Self-Portrait (Sofonisba Anguissola)
It was recorded as hanging in Vienna's Belvedere Gallery, already attributed to Anguissola but initially thought to be a portrait of infanta Isabella Clara Eugenia on her betrothal to her cousin Albert VII, Archduke of Austria which had therefore ended up in Vienna. Flavio Carioli also came to this conclusion, but in 1885 Adolfo Venturi cited a letter sent to Ercole II d'Este, Duke of Ferrara in March 1556 by Anguissola's father with two paintings by her, a self-portrait intended for the duke's daughter Lucrezia and a Cleopatra (after a drawing by Michelangelo, probably a folio now in the Casa Buonarroti). Venturi also recorded that in 1603-1604 cardinal Alessandro d'Este gave some of his paintings to Rudolf II, Holy Roman Emperor. Though no inventory of the paintings given to Rudolf survives, Venturi theorises that this self-portrait was one of them and the theory is accepted by all other art historians.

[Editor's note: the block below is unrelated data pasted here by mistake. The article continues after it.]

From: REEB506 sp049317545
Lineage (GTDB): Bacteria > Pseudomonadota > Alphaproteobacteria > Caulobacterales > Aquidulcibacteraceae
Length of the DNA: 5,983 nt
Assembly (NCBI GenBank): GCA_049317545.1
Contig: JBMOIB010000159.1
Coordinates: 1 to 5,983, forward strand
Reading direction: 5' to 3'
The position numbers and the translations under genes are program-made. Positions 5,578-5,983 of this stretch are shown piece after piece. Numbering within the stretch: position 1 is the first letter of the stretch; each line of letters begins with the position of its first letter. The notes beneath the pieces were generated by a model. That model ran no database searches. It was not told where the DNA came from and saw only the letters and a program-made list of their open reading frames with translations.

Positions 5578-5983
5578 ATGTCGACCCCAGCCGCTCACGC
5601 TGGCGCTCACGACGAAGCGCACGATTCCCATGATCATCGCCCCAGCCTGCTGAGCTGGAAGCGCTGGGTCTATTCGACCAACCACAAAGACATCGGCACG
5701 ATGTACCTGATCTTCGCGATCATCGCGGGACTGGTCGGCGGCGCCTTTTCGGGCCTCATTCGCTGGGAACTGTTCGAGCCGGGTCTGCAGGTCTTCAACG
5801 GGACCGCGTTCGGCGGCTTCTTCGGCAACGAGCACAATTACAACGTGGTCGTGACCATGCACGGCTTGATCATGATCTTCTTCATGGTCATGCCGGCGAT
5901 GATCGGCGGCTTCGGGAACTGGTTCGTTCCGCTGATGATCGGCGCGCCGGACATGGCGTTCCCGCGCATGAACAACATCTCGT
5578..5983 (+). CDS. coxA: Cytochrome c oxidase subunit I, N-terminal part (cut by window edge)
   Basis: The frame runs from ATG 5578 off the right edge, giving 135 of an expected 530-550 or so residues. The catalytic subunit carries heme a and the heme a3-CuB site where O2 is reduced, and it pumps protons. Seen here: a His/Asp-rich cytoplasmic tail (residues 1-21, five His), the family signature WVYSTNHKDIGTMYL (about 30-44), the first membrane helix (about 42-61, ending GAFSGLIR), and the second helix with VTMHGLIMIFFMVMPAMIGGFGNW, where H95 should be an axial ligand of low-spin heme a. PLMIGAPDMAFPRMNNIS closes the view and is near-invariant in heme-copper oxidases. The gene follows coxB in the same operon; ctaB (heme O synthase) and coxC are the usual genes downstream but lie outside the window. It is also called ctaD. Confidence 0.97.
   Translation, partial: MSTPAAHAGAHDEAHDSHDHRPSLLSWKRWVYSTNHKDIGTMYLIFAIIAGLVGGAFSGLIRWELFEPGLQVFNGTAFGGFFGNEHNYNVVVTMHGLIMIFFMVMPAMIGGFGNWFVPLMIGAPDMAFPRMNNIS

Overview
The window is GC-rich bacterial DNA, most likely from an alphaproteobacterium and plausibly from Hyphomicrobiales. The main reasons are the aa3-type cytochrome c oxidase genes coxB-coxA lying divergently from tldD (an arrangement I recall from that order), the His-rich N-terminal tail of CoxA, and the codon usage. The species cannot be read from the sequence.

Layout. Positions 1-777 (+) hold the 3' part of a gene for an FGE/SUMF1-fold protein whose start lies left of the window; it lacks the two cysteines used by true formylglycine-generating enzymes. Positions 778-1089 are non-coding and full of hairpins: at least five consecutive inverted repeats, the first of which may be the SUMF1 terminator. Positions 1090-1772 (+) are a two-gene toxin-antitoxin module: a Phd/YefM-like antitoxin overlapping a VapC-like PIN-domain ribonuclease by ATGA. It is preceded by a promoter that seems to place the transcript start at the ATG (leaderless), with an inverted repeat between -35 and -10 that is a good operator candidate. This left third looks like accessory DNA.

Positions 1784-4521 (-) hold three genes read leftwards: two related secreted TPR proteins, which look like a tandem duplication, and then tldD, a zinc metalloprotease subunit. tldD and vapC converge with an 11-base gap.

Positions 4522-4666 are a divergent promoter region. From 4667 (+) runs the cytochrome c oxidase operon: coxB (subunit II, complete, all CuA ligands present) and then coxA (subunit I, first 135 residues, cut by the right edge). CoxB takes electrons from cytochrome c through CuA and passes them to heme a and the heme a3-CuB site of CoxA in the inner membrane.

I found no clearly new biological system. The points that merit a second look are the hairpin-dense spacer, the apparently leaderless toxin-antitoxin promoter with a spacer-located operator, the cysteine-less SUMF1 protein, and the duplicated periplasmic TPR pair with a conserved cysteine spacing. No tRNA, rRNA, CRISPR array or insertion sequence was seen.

- "Sofonisba Anguissola – Smarthistory". smarthistory.org. Retrieved 2020-06-04.
- King, Margaret L.. The Renaissance in Europe. Norway: Laurence King Publishing, 2003. P. 246.
- King, Margaret L.. A Short History of the Renaissance in Europe. Canada: University of Toronto Press, 2016. P. 274.
- "Selbstbildnis". www.khm.at (in German). Retrieved 2020-06-04.
- Liana De Girolami Cheney, Alicia Craig Faxon, Kathleen Lucey Russo, Self-portraits by women painters, Aldershot, Brookfield: Ashgate, 2000, p. 51, SBN IT\ICCU\MIL\0472038.
- Joanna Woods-Marsden, Renaissance self-portraiture: the visual construction of identity and the social status of the artist, New Haven - London, Yale University Press, 1998, p.101-103, SBN IT\ICCU\UFI\0310798.
- (in Italian) AA VV, Sofonisba Anguissola e le sue sorelle, Milano, Leonardo arte, 1994, SBN IT\ICCU\VEA\0063954, page 11 (catalogue of an exhibition held in Cremona in 1994, Vienna and Washington in 1995.
- AA VV, Italian women artists from Renaissance to Baroque, Milano, Skira, 2007, SBN IT\ICCU\VEA\0702687, page 110